The sign indicates the clerk will be back soon.

Since there was only one man in line I decided not to try the ticket machine, which can be a challenge.  And both machines had signs on them, that I could not read...  not unusual.... 

As I waited several other customers joined the line.   Some tried to speak with me without success, my fault not theirs. 

The line grows.

The crowd gets impatient.

Trains are scheduled to leave. 

My very favorite part was that another train employee came by twice and continued to tell all of us there was nothing he could do, with the most wonderful shrug that is only found in Italy.


Now the line is out of the building and trains will be leaving in moments!    I take out my camera to snap the above shot and tell the woman next to me I write for a travel journal.   They almost cheer, telling me to be sure I tell everyone what is happening.


But my favorite comment was the man near the end of the line with his mobile phone out yelling, call the police!   Only here?

Perhaps not.

Another surprise was the public bathroom in Pistoia, near the center of town, offers showers.....very interesting.
The center of town is an easy walk from the train station.   There is an inner ring road that is pedestrian only and it hugs the center square with the Duomo and Baptistery.   An extra treat this day was visit from the Bishop.
I thought this was just a sleepy town that was closed on Sunday but around 4 or 4:30 the ENTIRE town came out with strollers and family members to walk and greet the neighbors.  Even when it started to rain they were not deterred.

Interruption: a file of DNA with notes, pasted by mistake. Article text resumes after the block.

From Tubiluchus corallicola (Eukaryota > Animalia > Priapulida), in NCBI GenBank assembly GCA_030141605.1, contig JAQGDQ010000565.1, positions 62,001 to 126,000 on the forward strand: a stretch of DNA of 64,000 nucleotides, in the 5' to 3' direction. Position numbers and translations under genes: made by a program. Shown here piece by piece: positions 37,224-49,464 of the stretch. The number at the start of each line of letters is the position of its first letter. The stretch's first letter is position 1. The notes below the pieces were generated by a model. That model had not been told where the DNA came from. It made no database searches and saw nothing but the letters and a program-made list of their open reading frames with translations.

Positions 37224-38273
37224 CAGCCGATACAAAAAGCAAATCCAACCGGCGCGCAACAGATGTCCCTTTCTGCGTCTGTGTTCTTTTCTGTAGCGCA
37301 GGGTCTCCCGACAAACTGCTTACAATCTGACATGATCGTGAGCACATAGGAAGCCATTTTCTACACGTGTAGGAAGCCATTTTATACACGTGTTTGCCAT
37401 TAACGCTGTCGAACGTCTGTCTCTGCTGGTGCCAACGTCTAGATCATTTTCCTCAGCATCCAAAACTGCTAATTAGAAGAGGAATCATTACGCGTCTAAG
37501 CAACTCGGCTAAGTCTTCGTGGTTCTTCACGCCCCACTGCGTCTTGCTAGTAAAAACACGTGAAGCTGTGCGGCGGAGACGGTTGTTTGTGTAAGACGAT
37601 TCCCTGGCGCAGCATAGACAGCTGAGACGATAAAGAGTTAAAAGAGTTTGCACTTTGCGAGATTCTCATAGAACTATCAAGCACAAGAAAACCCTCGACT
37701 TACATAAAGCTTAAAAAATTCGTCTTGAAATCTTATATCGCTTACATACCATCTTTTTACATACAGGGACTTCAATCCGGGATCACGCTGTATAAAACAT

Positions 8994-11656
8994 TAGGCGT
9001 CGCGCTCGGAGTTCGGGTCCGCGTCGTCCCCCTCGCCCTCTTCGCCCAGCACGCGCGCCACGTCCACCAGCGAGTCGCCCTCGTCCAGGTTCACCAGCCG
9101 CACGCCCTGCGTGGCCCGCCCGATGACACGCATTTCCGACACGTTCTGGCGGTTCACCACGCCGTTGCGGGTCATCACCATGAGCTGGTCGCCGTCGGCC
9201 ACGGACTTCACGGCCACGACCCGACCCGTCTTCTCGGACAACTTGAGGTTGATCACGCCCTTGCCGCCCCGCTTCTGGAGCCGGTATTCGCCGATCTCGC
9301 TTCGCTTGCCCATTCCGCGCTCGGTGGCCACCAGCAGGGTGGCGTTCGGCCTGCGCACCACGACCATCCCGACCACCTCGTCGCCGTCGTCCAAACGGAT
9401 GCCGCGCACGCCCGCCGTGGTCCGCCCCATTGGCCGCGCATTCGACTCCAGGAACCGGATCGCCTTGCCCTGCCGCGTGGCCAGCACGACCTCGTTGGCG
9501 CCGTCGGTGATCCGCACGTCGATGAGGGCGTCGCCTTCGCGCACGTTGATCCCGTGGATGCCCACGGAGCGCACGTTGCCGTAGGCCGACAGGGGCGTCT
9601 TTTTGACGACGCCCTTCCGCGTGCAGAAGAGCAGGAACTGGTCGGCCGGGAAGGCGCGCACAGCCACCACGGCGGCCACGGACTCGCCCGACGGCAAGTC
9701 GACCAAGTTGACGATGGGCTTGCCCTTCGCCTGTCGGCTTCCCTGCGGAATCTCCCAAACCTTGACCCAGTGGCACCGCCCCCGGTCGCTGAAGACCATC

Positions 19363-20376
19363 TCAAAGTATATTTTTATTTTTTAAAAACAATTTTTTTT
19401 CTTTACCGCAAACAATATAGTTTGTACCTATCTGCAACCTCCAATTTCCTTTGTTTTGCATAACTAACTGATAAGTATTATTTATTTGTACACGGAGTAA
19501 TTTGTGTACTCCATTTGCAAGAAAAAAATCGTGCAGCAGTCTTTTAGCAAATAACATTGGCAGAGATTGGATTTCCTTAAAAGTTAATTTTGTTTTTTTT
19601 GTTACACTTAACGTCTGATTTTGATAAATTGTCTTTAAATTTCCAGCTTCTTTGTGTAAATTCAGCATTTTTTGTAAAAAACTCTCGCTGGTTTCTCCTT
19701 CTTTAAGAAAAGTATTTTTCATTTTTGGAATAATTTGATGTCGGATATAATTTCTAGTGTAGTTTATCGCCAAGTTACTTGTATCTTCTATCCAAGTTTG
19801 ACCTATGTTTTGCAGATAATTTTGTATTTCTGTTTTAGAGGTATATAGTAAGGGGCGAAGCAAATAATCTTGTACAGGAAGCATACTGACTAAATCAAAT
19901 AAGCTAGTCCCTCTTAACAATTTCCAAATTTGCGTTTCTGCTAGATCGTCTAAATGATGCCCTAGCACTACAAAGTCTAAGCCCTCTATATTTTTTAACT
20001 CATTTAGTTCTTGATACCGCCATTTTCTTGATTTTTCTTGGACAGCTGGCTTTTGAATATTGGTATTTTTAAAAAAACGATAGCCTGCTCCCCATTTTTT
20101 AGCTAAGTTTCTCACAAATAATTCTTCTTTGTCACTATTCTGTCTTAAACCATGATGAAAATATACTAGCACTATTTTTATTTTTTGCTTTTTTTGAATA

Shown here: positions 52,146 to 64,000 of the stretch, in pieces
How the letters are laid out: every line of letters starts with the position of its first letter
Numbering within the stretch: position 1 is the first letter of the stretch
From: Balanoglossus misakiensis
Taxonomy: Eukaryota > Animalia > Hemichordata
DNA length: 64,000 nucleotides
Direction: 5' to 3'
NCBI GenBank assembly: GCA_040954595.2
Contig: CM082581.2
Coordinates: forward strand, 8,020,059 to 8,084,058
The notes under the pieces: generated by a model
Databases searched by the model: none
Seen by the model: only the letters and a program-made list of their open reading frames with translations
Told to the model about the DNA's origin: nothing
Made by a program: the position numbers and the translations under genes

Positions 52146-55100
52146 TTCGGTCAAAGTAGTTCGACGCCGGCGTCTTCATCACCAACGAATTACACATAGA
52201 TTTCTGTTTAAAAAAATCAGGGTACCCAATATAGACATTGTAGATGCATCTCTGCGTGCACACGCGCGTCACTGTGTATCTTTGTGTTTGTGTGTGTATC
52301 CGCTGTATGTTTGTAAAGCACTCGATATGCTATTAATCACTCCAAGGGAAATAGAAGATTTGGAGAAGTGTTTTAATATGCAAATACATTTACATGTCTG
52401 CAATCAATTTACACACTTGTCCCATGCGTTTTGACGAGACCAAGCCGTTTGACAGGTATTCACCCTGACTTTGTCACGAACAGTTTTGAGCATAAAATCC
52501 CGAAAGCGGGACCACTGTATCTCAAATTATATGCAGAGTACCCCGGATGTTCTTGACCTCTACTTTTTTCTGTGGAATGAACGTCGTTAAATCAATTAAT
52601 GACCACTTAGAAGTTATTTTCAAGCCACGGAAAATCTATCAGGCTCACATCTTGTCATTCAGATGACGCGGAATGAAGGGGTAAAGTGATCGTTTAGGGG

I must visit again during the OPEN hours.

Italy by Train from Florence

When taking the train in Italy I count the number of stations before I must get off so even if I do not see the station name I will be at the correct stop.
So on Sunday when i took a short day trip (1/2hr) from Florence to one of the charming medieval towns to the north, I counted 4 stops.

What a surprise to find there was a Chocolate festival int eh main square......yummm.
One of the many counter of chocolate....

But a bigger treat was to meet Marta Benini.   Marta was working at the tourist office on Sunday morning and even though she was scheduled to close for the day she continued to chat with me about the project I am researching on this trip:   Italian Christmas Traditions.


I am sure there are many surprises down the old lanes of this town..

What a nice surprise to find that Marta also does translations and gives lessons in Italian.    With a short hop on the train outside of Florence, you can experience a lesson within the ancient walls of Prato.    The town is easy to walk around with many pedestrian only streets.  Although everything was closed (Sunday) it appeared to be a very good shopping hub.

My only problem was I had planned to go to Pistoia!   There was an extra stop in Prato (2 train stations).  Never mind, once i found the train station I continued on my quest for Pistoia.